Memorial of the Queenship of the Blessed Virgin Mary
(Ezekiel 34:1-11; Matthew 20:1-16)
The lay woman was complaining about the injustice to religious sisters two generations ago. She reiterated the fact that those valiant women labored in Catholic schools for thirty dollars a month. Then the woman compared that system with the current way teachers receive less than counterparts in business. Was the system back then really unjust? And how about the current payment of teachers: is it fair?
As always it is necessary to consider the context when evaluating moral actions. The sisters had vowed to a life of poverty. Also, the people they served were often poor themselves. They sacrificed themselves for the glory of God and the benefit of the children they served. They may be equated to the workers in today’s gospel that bear the day’s heat only to receive the minimum of support. But unlike at least one of those workers, they did not grumble.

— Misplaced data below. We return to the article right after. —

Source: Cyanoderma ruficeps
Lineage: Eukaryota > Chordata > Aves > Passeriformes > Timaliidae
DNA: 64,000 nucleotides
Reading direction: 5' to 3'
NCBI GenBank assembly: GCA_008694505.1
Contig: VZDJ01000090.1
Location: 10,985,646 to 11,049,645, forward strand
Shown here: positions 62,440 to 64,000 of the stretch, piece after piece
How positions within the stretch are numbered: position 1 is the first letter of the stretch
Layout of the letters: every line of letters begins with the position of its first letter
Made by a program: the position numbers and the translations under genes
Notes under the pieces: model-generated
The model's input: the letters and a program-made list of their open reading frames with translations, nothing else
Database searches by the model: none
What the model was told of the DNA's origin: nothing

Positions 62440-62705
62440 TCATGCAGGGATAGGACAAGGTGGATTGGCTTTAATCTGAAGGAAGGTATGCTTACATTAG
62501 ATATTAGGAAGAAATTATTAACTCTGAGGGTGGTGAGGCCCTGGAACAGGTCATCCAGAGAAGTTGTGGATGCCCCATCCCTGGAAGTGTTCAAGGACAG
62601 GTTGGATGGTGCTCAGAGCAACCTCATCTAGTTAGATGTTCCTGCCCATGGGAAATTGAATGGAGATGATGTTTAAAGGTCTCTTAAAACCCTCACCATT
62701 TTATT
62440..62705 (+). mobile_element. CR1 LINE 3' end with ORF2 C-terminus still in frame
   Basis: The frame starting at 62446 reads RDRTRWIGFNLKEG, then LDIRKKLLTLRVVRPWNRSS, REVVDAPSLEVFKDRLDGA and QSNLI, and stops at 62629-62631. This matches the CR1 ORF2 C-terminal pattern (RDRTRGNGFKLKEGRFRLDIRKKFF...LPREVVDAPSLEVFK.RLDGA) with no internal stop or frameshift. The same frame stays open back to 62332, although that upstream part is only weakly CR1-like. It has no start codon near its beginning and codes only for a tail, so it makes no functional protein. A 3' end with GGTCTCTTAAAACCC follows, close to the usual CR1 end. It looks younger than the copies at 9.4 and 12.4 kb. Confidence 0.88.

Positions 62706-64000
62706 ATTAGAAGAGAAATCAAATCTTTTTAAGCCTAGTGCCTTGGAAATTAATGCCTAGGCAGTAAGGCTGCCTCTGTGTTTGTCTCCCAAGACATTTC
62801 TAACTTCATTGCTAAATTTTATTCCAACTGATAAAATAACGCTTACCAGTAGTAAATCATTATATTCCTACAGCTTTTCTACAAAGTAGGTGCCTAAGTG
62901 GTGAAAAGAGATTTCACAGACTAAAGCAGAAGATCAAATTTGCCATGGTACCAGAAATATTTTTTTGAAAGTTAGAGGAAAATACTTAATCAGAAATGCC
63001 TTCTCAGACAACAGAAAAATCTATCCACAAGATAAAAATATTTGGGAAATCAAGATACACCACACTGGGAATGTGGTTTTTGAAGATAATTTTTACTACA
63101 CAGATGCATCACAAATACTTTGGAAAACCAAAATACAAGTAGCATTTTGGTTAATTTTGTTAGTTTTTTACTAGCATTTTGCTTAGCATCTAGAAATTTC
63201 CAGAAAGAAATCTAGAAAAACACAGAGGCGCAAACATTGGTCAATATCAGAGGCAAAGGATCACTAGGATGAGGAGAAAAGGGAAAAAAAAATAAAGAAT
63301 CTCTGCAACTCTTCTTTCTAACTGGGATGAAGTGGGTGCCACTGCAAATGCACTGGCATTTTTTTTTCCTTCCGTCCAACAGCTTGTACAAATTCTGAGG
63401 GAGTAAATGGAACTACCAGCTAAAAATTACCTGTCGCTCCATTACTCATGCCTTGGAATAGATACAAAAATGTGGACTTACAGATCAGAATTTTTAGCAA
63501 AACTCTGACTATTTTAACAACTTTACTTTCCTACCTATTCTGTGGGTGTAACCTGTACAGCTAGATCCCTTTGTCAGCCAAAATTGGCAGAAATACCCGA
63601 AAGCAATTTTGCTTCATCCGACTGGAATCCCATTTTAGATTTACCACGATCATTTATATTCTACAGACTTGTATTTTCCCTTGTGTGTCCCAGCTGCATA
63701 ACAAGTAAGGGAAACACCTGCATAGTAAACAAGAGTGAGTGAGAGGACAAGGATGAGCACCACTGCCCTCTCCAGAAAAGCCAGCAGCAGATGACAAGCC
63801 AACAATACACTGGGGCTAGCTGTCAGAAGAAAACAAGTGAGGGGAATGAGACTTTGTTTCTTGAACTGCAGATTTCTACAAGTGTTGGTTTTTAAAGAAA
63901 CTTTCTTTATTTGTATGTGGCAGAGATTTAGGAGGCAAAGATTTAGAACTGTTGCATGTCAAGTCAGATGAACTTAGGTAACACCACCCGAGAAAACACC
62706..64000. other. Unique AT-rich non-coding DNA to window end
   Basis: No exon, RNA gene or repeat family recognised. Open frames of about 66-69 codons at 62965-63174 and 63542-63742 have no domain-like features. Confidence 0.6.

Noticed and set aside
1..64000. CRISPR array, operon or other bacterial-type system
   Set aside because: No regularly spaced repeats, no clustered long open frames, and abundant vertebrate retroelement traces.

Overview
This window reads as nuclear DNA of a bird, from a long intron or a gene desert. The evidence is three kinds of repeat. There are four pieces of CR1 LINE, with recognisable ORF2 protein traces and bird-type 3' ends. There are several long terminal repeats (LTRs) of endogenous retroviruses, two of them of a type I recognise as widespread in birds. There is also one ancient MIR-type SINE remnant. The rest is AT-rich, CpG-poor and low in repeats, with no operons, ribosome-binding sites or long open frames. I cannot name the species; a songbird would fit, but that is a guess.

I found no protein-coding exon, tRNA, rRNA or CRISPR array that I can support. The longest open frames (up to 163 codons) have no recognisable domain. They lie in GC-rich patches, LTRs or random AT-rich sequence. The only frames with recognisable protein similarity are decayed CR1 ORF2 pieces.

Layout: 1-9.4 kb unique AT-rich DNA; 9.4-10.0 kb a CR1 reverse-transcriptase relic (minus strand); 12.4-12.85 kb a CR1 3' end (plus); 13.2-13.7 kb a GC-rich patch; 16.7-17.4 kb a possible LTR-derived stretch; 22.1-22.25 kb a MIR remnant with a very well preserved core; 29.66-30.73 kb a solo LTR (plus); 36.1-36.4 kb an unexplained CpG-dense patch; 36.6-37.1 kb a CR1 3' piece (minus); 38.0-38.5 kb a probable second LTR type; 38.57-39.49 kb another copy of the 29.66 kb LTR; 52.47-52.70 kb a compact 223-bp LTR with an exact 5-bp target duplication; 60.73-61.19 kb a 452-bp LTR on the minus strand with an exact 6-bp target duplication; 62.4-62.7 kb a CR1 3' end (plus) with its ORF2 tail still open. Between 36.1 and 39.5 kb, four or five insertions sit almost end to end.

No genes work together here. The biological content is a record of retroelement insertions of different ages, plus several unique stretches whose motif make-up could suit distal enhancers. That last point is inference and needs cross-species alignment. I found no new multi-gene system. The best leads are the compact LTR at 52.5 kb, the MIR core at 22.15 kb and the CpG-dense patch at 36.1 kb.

In God’s Kingdom all workers receive a just wage. That wage takes account of family needs as well as the principle of equal pay for equal work. Of course, it is no simple matter to balance all claims to justice. Nevertheless, it should be said that teachers have an enormous responsibility. When they fulfill it faithfully, they do deserve an income commensurate with peers in industry. They also merit our appreciation and gratitude.